Last year, I wrote about whether state funding to increase school security was allowed to be used for classroom barricade devices. Although this is not specifically stated in many grant program guidelines, security products must comply with the adopted codes and standards. Most classroom barricade devices do not meet the requirements of the model codes or accessibility standards.
When this question arose in Wisconsin, the Department of Safety and Professional Service issued a bulletin stating that it is not permissible to use security devices that are separate from the door hardware, causing the door to require more than one releasing operation to unlatch. A bill has since been proposed in the Wisconsin state legislature which would circumvent the adopted codes and the department’s response, in order to allow classroom barricade devices.
Wisconsin Assembly Bill AB 44 states: “This bill provides that the Department of Safety and Professional Services may not prohibit, and a city, village, or town may not enact or enforce an ordinance that prohibits, a public or private elementary or secondary school from installing a barricade device on an interior door in the school building.” The bill includes some additional criteria for the use of barricade devices, which can be found here.
Similar to a bill that was the topic of a recent hearing in Massachusetts, the Wisconsin bill faces opposition from state code officials as well as from the Office of School Safety. The video below includes the hearings for several bills – the discussion of AB 44 begins at the 0:02:40 mark and continues until 1:54:00. Although it’s a lot of testimony to listen to, it is well worth the time for anyone who is making decisions about classroom security. I have noted some important points below the video.
0:13:50 – Rep. David Crowley asks about barricade devices being misused egregiously, to lock people inside of schools. The response is that doing so would be against the law. Given the crime statistics from the National Center for Education Statistics, misuse of the devices is an important consideration.
0:19:00 – Rep. Mark Spreitzer says that he prefers to maintain the requirement for local decisions to be made by the school board, law enforcement, and fire officials. A proposed amendment to the bill would require schools to have approval from law enforcement or fire officials, in order to “streamline the process.”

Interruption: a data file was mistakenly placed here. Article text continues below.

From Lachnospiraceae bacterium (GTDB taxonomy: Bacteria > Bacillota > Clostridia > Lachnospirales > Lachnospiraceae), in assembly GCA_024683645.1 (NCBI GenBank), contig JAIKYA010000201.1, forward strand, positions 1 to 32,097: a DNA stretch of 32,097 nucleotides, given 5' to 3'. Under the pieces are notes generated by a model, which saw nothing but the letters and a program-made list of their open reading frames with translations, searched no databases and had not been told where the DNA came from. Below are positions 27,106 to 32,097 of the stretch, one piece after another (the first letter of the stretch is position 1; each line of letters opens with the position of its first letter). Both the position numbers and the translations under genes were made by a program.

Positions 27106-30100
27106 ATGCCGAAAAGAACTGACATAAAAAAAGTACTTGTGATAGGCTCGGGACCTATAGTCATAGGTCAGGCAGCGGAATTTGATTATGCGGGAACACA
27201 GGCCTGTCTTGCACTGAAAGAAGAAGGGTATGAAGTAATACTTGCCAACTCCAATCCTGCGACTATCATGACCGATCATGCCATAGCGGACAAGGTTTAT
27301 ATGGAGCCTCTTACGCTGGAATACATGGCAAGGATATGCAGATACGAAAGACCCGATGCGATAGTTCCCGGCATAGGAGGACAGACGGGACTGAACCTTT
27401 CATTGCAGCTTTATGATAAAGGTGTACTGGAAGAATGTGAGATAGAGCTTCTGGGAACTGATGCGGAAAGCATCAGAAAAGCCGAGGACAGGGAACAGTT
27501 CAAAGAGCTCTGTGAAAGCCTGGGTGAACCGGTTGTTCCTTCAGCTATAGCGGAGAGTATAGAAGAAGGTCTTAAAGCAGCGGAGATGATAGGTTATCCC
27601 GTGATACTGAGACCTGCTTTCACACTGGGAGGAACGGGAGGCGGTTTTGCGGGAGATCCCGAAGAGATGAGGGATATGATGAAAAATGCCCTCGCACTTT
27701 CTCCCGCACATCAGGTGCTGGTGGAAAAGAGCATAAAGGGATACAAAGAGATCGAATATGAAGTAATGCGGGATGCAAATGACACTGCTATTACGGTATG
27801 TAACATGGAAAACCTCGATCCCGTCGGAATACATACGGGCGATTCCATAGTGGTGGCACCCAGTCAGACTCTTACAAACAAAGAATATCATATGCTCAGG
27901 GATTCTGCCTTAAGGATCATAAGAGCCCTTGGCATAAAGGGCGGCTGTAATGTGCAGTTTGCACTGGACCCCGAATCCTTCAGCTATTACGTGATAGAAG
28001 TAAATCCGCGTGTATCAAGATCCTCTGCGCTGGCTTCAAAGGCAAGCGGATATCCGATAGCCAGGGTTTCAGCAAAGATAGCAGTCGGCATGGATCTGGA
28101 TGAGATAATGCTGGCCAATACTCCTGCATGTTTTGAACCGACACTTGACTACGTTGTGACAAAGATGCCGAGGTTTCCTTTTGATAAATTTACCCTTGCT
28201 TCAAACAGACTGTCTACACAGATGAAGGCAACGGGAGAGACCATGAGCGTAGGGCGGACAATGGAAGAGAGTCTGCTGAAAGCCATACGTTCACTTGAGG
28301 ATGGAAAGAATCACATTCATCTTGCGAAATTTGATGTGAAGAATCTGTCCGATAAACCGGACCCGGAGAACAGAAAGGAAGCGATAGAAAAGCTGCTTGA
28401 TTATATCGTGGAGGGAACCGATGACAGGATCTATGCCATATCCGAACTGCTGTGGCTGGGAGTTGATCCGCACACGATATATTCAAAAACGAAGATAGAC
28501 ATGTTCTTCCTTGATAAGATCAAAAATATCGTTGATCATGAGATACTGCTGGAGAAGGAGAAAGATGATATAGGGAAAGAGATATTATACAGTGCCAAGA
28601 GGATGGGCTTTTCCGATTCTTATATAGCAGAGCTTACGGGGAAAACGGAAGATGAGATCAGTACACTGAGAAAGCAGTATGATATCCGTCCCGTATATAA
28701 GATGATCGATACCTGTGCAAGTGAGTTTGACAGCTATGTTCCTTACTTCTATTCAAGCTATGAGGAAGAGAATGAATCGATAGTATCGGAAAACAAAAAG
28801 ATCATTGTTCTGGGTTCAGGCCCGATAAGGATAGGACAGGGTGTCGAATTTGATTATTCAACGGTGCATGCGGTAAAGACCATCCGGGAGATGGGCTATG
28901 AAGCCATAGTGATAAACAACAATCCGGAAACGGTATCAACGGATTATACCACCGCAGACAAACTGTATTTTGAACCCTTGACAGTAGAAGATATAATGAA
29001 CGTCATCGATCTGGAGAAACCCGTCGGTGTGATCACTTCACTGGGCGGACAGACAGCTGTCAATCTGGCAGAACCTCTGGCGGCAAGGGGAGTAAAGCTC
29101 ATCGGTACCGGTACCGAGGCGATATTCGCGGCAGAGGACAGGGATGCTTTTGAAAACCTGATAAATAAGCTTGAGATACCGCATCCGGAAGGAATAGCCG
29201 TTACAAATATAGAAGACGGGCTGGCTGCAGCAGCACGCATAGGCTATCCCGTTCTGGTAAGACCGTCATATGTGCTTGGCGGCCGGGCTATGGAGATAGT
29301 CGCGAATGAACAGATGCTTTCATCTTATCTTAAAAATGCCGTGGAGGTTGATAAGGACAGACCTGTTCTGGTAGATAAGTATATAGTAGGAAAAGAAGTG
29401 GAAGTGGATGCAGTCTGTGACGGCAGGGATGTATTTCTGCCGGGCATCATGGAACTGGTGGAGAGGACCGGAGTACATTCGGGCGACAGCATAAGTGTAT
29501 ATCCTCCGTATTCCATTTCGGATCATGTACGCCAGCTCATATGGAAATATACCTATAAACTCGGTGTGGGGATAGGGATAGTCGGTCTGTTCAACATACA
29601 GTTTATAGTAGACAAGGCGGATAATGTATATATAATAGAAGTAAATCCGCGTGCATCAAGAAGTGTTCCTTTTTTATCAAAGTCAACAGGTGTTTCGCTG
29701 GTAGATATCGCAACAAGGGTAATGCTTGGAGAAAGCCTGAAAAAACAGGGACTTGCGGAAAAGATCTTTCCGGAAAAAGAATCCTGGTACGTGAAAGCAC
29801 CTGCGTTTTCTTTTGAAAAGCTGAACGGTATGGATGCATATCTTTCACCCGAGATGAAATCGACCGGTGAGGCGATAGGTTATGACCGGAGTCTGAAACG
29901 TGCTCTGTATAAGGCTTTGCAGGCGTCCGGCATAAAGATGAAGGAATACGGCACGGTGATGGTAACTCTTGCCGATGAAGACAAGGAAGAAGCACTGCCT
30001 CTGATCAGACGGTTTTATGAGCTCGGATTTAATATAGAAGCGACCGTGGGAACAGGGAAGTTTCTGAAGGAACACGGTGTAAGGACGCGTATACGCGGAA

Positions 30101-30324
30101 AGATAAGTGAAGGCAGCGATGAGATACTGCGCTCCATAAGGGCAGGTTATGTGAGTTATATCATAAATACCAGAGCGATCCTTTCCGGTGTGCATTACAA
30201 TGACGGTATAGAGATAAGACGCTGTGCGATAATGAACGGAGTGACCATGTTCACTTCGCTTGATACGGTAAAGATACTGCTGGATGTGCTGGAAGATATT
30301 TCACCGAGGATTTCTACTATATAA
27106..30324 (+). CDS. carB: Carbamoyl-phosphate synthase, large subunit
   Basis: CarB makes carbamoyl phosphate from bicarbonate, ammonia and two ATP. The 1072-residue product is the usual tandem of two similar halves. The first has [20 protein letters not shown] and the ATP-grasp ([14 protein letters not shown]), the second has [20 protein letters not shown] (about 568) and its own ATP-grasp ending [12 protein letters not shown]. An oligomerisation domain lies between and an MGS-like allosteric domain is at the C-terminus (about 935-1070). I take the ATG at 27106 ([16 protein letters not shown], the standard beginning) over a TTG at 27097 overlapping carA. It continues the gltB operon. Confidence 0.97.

0:19:30 – Rep. Cindi Duchow asks if it is currently illegal to deadbolt a door. The response is that it’s against the fire code (“I don’t know if you’d call that illegal”). The representative also mentions that the state grants actually paid for schools in her district to buy barricade devices.
0:22:20 – Rep. Jodi Emerson asks about statistics on fire fatalities. Although it’s true that fatalities in school fires are very rare now, there was a time when school fires with dozens of fatalities occurred. Fires in schools are not uncommon – NFPA reports that there are an average of almost 5,000 fires in educational occupancies each year. The reduced number of fatalities is related to strong code requirements and enforcement.
0:22:50 – Rep. David Steffen asks about the source of this idea to use barricade devices. The response is that if you google these devices there are all sorts of different configurations. The availability of these products gives the impression that they are acceptable to use, even though they are unregulated and do not comply with the adopted codes in most states.
0:24:30 – Rep. Jeremy Thiesfeldt was principal of a private school, where administrators wanted to use the safety grant to purchase barricade devices. He mentions that this was a high priority for parents, but also talks about another school which installed bolts to lock the doors, and the “large degree of shenanigans with students locking teachers out of the classroom.”